The 100+ Poshest Names in Britain
Posh British baby names are famed for their characteristic quirk and charm. Delightfully extravagant combinations such as Theodore Wolf St Clair and Lyra Veryan Tiger pepper the birth announcement pages of the London-based Telegraph newspaper.
(To generate your very own Telegraph-worthy name combination, take our fun quiz: What's Your Posh Name?)
Of course, the poshest people in Britain arguably have the most ordinary names: Elizabeth, Charles, William, Harry, George. But the controversial term “posh” encompasses far more than just status or lineage.
Love it or loathe it – and I tend to come down on the latter side – it’s a very popular shorthand for a very particular style: rare, rarefied, refined… and yes, maybe a little bit pompous or pretentious.
So, what are the posh names of the moment? The choices that exemplify that oh-so-British blend of elegance and eccentricity?
We analyzed the Telegraph announcements from the past year to reveal what’s hot and what’s not among the British upper classes.
Posh British Girl Names
The Top 5 first names for girls provide a perfect snapshot of just how different the Telegraph rankings are from the official popular British names charts.
Charlotte (#20 nationally) was the top pick for Telegraph parents, with nine uses in a population of 248 baby girls. It was followed by stylish vintage star Margot (#80), used six times.
But the next three slots were taken by names that don’t even feature in the national Top 100: Annabel/Annabelle (#282/105), Flora (#316) and India (#200), with five uses each.
Rounding out the Top 10 were Alice, Arabella, Astrid, Clementine, Freya, Lara, Lily, Olivia and Ottilie, used four times apiece.
Head a little further down the list and you’ll find many more stylish British girl names that were used multiple times by Telegraph parents in the first or middle slot, yet rank well below the official Top 100.
Posh British Boy Names
The Telegraph Top 10 first names for boys also include several choices absent from the national Top 100, but the most popular picks remain the classics.
The top spot this year was held jointly by Henry and Theodore, with 12 uses each in a population of 304 baby boys. Vintage favorite Arthur received 11 uses, Rory and its variants Ruaraidh and Rhori were used ten times in total, and William rounded out the Top 5 with nine births.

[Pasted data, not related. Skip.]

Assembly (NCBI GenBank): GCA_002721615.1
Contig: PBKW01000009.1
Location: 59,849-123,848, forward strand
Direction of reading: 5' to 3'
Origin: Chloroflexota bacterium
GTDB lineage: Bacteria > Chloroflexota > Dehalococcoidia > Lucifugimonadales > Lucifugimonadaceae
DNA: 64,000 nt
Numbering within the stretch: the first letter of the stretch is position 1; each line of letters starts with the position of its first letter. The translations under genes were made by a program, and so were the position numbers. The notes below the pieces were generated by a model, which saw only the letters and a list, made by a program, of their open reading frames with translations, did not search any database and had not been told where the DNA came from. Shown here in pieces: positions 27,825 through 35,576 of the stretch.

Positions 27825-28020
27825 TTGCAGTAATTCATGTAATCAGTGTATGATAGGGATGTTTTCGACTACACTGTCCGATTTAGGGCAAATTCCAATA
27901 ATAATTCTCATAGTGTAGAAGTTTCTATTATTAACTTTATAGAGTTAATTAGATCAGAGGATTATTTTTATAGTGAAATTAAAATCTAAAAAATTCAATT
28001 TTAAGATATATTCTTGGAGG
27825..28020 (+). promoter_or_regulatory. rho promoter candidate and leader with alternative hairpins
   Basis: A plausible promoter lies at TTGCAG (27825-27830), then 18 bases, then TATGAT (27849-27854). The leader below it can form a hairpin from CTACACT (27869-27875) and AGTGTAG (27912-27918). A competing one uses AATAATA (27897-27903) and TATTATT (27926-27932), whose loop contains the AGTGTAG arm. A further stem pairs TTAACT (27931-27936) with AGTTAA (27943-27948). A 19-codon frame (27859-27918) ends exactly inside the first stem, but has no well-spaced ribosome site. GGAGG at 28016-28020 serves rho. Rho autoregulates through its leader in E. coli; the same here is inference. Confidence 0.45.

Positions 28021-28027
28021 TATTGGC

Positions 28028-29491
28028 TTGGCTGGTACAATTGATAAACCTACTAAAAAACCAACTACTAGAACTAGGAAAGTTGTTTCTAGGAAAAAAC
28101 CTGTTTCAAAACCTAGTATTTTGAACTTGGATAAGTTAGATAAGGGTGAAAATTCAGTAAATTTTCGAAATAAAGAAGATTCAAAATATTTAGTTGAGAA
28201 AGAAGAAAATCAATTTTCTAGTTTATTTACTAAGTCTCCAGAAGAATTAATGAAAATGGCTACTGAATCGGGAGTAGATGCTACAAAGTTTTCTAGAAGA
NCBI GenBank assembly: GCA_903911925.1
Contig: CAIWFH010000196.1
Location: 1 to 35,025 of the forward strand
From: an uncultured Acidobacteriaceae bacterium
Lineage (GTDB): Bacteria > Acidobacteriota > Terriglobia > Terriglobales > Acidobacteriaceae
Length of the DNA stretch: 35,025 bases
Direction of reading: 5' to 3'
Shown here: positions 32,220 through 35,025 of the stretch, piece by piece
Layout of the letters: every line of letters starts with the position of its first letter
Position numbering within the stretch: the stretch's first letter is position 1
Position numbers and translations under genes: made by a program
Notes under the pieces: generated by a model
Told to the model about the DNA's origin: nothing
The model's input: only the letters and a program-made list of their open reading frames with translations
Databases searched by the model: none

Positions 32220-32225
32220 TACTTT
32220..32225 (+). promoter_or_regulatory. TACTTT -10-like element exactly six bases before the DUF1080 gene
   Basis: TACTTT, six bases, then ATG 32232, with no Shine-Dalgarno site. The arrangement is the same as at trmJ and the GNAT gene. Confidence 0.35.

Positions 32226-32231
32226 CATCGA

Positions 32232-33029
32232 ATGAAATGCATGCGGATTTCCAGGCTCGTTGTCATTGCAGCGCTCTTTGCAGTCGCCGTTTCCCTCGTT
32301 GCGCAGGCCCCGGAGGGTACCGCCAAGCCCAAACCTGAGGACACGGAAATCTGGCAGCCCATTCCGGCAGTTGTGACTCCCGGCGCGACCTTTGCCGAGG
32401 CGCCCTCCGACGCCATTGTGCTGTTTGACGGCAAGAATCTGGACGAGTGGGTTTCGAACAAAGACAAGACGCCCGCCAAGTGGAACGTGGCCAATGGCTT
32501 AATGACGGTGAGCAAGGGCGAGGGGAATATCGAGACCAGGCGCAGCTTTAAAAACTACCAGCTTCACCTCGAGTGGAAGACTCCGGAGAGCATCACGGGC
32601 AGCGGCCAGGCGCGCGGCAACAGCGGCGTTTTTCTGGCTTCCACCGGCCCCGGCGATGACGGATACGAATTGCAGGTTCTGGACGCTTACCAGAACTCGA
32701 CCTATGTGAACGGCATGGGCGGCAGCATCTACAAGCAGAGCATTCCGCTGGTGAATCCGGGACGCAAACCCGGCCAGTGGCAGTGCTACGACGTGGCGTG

Also in the Top 10 were Frederick, Wilfred (#145 nationally), Alexander, Hector (#269), George, Charles, Hugo and Rupert (#106) – all given to at least five baby boys.
A little further down the charts you’ll find a treasure trove of distinguished British boy names well below the official Top 100, but used multiple times by Telegraph parents. Notable styles include weighty ancient names like Augustus, Leopold and Maximilian, and quirky native picks like Hamish, Merlin and Jago.
Unique British Girl Names
Even more enticing are the unique British names which appeared in just one birth announcement from the past year and also rank below the Top 1000 baby names in the UK.
On the girls' side, these rarities range from neglected mythological names like Boudicca, Hero and Minerva to sweet and quirky nicknames as given names, like Tiggy and Topsy (full name: Topsy Malory!)
Also making the list are several beautiful girl names hailing from the British Isles, like Fenella, Loveday, Rhiannon, Tamsin, Vaila, Veryan and Zennor. These lovely choices are rare even in their native land, but virtually unheard of elsewhere – making them ideal for parents looking for truly unique girl names with a long and legitimate history.
Unique British Boy Names
The unique Telegraph boy names this year featured a whole host of dashing family surnames given as middle names – a tradition amongst the British upper classes. Some of our favorite examples include Beaumont, Devereaux, Fitzjohn and Penrose – all bold but wearable, even in the first name slot.
Other popular styles with the latest crop of Telegraph parents are weighty ancient and mythological names like Achilles, Constantine and Percival, and undiscovered nature names like Falcon, Peregrine and Sirocco.
And it’s notable how many jaunty O-ending names make the list too: Horatio, Italo, Laszlo, Ludo, Marceau, Mungo and Winslow all feel delightfully eccentric, but not too esoteric, with kindergartens around the country full of little Leos, Theos, Arlos and Milos.
To see the full list of Telegraph names 2021 – as well as some of the most intriguing full names, sibling names and twin names of the year – join the discussion our forums.